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Summary: Features include irregularly deeply convoluted and wrinkled cap that is dull yellow brown to yellow brown and attached near its margin to the stem, wide whitish stem that is irregular in cross-section, growth in spring on the ground, and broad spores with short (up to 1 micron) pad-like apiculus at each end, a large central oil droplet, and usually a smaller oil droplet at each end. Gyromitra montana is considered a synonym of Gyromitra korfii by Methven(5) on molecular evidence. Gyromitra montana is found in MI and reported (by McKnight as G. gigas, according to Weber) from BC, OR, ID, CA, CO, MT, UT, WY, Austria, (Weber). It occurs also in WA (M. Beug, pers. comm.).
Cap: 5-18cm across, convoluted when old rather than lobed; yellowish brown to brown; margin "scalloped, incurved to slightly flaring", (Weber), "strongly convoluted to folded with an irregular edge that is pushed against or fused with the stipe"; yellowish brown to brown or reddish brown, (Trudell)
Flesh: 0.15-0.25cm thick
Underside: white or nearly so
Stem: 2-14cm x 3-15cm, "fleshy, hollow with several internal anastomosing channels, longitudinally ribbed with rounded ribs"; white or nearly so, (Weber), thick, short, convoluted to folded, the interior with several anastomosing channels; white, (Trudell)
Microscopic: spores (21.4)24.3-35.8(37.5) x (9)10.7-15.8 microns, flattened on one side, with a short (up to 1 micron) broad apiculus at each end, spore faintly roughened with incomplete reticulum, one large central droplet and often a smaller one at each end; asci 350-400 x 18-24 microns; paraphyses cylindric-capitate, 4-12 microns wide at widest part, golden to ochraceous granules in upper cell(s)
Habitat / Range
common in the mountains of western North America, generally in spring, often around melting snowbanks, (Weber), spring and early summer (Trudell)
Gyromitra esculenta has a stem that is more or less round in cross-section, typically with one internal channel, or sometimes somewhat flattened with two internal channels, whereas the stem of Gyromitra montana has a more irregular stem with several internal anastomosing channels. Harmaja(10), in describing Gyromitra montana said that it differs from G. gigas by, the perispore excluded, slightly more elliptic, less fusiform spores with somewhat broader ends, "the inconstancy of the presence of the spore apiculi, the variable and often irregular shape and smaller size of the latter when discernible, the slightly more delicate ornamentation of the perispore, the thicker tips of the paraphyses" which may even be capitate and attain a breadth of about 13 microns (in Melzer's reagent) while in G. gigas they are clavate to subcapititate and only reach a diameter of about 10 microns, "the earlier fruiting time often near melting snow (sometimes even developing fruitbodies under the snow!), and the different distribution in the mountains of western North America and Austria in Europe" (fruiting time and the distribution according to McKnight 1971), (Harmaja(10)). Gyromitra montana is difficult to distinguish from Gyromitra korfii [of eastern North America] on field characters, but G. korfii has relatively narrow spores and prominent knob-like apiculi at each end (rather than broad spores and pad-like apiculi), (Weber), G. korfii can be distinguished by differences which are similar to those between G. montana and G. gigas as regards spore shape, features of the spore apiculi, and the characters of occurrence but also because of the longer and broader spores of G. montana, (Harmaja(10)).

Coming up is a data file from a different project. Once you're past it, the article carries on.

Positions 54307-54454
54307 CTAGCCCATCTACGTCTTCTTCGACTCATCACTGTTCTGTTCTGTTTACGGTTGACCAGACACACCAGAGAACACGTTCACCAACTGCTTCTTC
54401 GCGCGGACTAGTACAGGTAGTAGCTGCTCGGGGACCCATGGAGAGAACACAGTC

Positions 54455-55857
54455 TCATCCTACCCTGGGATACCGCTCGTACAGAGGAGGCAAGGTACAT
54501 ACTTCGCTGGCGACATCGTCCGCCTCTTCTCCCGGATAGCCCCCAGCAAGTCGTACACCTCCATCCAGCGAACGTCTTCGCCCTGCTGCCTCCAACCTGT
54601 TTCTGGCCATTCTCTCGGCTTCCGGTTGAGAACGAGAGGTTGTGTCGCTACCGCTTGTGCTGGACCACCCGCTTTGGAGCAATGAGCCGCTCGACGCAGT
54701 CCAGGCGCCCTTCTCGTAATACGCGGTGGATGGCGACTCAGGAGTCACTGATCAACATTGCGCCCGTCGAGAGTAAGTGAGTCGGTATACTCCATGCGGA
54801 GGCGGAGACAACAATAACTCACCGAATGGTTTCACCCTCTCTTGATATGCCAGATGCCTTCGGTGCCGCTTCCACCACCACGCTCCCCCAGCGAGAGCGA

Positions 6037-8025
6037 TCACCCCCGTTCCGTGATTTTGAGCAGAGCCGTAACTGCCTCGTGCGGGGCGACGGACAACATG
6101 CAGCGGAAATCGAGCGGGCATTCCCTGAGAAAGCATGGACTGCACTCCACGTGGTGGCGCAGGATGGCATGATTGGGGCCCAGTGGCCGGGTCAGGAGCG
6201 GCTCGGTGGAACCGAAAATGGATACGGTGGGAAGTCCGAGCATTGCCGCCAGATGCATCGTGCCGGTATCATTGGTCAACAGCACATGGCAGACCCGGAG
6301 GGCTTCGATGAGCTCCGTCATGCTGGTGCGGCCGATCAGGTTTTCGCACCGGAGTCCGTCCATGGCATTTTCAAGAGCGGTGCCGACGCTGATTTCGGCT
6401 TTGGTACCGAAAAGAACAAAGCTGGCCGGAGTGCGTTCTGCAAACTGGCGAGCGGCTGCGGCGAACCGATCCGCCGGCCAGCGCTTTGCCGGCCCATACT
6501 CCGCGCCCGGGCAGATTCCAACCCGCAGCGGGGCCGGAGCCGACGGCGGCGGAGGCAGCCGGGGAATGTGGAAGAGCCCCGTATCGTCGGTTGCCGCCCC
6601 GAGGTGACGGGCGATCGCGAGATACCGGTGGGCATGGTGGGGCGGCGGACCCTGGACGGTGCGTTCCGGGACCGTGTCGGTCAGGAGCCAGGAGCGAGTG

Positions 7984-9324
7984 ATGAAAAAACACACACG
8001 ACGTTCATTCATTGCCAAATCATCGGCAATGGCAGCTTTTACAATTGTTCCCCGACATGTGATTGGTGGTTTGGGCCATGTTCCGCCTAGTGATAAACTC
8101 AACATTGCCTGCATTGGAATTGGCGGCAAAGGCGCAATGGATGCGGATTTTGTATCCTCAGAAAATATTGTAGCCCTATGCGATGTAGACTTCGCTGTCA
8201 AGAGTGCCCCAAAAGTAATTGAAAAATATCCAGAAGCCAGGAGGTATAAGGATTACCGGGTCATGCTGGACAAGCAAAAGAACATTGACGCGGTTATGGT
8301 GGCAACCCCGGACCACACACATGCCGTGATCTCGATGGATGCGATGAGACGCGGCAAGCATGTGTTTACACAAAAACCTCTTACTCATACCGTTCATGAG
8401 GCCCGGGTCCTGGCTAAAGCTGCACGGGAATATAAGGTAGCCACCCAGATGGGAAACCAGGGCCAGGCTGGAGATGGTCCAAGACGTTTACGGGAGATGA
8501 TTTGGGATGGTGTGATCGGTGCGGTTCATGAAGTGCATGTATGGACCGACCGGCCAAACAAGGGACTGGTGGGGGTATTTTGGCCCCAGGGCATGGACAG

Recommended citation: Author, Date. Page title. In Klinkenberg, Brian. (Editor) 2017. E-Flora BC:
Electronic Atlas of the Plants of British Columbia [eflora.bc.ca]. Lab for
Advanced Spatial Analysis, Department of Geography, University of British
Columbia, Vancouver. [Accessed:
15/02/2019 3:01:21 PM
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